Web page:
Wednesday, December 12, 2007

10-Year Plan gets funding for director


A recent donation from an organization of local faith leaders to Santa Barbara County’s 10-Year Plan to End Chronic Homelessness has pushed fundraising levels high enough to pursue the hiring of an executive director to oversee the homelessness initiative.
Members of Santa Barbara Clergy & Laity United for Economic Justice, or CLUE, presented a check for $5,200 to Casa Esperanza yesterday morning in support of the initiative.

“With this, we’re at about $120,000, which we’ll need for public outreach and hiring an executive director,” said Jeanette Duncan, chair of the 10-Year Plan’s governing board. “…The whole religious community came together to pool money and support us.”
Mike Foley, director of Casa Esperanza, echoed Duncan, saying the $5,200 “puts us over the top,” allowing the board to finalize a job description and start a candidate search early next year.
Donations have also come from a number of local foundations and individual donors, including the St. Francis Foundation, Hutton Foundation, McCune Foundation, Santa Barbara Foundation, and Fund for Santa Barbara, among others.
CLUE’s director, Frank Newton, said he first became aware of the need for funds when contacted by Roger Heroux, a consultant that has worked closely with the 10-Year Plan.
“Roger came and spoke to CLUE and asked if we could raise some money,” Newton said. “We’re very proud that the money we raised put them over the top. … We’re hoping that what we have done so far will encourage other churches in town to get involved.”
Although CLUE has worked on a variety of issues during its four-year history, its founder, Rev. Mark Asman of Trinity Episcopal Church, called the homelessness issue extremely important.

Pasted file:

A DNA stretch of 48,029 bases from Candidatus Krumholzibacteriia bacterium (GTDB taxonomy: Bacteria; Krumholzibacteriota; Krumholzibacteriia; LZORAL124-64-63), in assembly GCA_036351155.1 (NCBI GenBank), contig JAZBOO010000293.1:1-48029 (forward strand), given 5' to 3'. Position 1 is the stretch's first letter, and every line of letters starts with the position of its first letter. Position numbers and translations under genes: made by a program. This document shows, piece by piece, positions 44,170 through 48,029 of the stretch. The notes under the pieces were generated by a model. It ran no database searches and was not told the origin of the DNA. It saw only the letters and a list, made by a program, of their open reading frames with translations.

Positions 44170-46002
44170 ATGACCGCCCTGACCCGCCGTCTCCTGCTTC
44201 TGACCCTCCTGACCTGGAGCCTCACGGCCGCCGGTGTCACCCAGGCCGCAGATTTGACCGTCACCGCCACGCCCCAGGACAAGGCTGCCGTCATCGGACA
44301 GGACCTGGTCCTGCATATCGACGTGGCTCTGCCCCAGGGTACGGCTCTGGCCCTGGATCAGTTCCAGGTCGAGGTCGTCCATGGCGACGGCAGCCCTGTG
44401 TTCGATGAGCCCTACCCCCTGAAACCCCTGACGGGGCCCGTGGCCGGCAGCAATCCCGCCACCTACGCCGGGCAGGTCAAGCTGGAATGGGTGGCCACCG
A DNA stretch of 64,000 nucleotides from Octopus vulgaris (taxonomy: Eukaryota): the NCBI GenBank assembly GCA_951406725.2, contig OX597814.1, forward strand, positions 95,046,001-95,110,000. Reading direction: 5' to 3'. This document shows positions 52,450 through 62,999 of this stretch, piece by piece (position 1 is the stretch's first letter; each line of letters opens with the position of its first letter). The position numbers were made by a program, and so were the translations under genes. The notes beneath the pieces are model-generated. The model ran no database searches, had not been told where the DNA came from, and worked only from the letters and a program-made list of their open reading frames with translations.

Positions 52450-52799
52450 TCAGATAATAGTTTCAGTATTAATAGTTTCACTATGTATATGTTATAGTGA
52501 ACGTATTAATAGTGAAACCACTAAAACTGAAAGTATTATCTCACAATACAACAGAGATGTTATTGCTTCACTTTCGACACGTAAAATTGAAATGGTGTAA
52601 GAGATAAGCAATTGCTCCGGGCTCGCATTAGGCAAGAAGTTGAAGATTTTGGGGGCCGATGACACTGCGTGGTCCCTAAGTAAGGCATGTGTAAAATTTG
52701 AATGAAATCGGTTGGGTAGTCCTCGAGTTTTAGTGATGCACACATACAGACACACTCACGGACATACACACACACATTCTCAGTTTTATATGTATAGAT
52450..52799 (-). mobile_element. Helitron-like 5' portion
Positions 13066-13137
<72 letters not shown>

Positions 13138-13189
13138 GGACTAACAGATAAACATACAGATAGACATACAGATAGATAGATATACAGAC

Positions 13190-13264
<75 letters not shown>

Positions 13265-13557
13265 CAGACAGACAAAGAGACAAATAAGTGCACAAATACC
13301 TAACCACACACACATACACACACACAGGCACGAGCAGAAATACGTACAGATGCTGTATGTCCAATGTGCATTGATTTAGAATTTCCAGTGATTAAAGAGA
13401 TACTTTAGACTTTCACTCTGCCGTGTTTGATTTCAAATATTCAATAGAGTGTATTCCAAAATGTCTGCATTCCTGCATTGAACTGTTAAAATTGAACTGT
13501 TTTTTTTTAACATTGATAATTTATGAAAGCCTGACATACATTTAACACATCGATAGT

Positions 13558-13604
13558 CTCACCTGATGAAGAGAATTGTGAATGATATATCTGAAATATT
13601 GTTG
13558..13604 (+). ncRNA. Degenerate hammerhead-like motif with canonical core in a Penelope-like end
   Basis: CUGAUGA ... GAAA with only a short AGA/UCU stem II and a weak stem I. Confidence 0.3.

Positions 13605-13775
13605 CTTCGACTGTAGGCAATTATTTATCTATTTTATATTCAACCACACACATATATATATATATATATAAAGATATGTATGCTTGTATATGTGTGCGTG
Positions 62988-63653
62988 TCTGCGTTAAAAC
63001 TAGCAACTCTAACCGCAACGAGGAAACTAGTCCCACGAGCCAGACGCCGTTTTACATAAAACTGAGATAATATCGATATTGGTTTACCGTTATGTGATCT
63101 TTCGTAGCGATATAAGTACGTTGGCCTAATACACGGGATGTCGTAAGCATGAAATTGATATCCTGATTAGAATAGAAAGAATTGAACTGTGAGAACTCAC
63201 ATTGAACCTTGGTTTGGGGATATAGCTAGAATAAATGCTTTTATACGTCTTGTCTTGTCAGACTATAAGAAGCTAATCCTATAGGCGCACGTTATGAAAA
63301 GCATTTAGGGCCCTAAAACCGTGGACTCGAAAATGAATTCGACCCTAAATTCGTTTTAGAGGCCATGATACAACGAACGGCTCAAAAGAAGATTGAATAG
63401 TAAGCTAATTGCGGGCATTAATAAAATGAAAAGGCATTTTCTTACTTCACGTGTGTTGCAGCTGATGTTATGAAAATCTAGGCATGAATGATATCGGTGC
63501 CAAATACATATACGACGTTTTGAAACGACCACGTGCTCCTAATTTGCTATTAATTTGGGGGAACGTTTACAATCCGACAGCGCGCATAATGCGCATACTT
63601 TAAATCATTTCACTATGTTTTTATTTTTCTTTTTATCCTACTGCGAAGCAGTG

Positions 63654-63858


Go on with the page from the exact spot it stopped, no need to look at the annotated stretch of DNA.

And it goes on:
“I think it’s critical,” he said. “How we treat, how we care for, how we support the people in our community most at risk is a critical issue.”
Newton said he expects support for the 10-Year Plan from CLUE to continue as the project moves forward.
“Having faith is not a spectator sport,” he said. “We should not be going to church and then going home again. Instead of passive, the goal is to try to be active.”
Ratified by the Board of Supervisors about a year ago, the homelessness initiative has also been approved by many local and regional municipalities, including the cities of Santa Barbara, Goleta and Carpinteria.
“This is something that so many of us have been working at on our own time while wearing many different hats,” said Helene Schneider, a Santa Barbara City Councilmember who also sits on the governing board of the 10-Year Plan.
That board consists of 30 members from across the county, including five elected officials and two homeless members.
Schneider said the executive director, once hired, will be responsible for collecting information on housing projects, potential funding sources, gaps in services, and the current homeless count in Santa Barbara County — to essentially oversee the implementation of the 10-Year Plan.
“We need to put that together in an easy-to-comprehend packet and let people know what we’re up to,” she said. “I think having a full-time executive director will keep that continuity going.”
With the director in place, Duncan said the initiative will need at least $150,000 to remain in motion. She described the 10-Year Plan’s focus as multi-layered, including prevention, intervention, support services, permanent supportive housing and economic self-sufficiency.
“It talks about the current drag on services first and then looks at solutions,” Duncan said. “…We have a goal of so many housing units and the different county and nonprofit services will work with the housing to provide care and support to residents.”
Within a year and a half, she said the governing board plans to have about 30 supportive housing projects in the works, to meet a goal of providing 500 new beds countywide within three years.
“We’re actually following the plan pretty well so far,” Schneider said, adding that projects similar to El Carrillo Studios, a 61-room housing project for the homeless and near homeless, are already in the pipeline to reach that goal.

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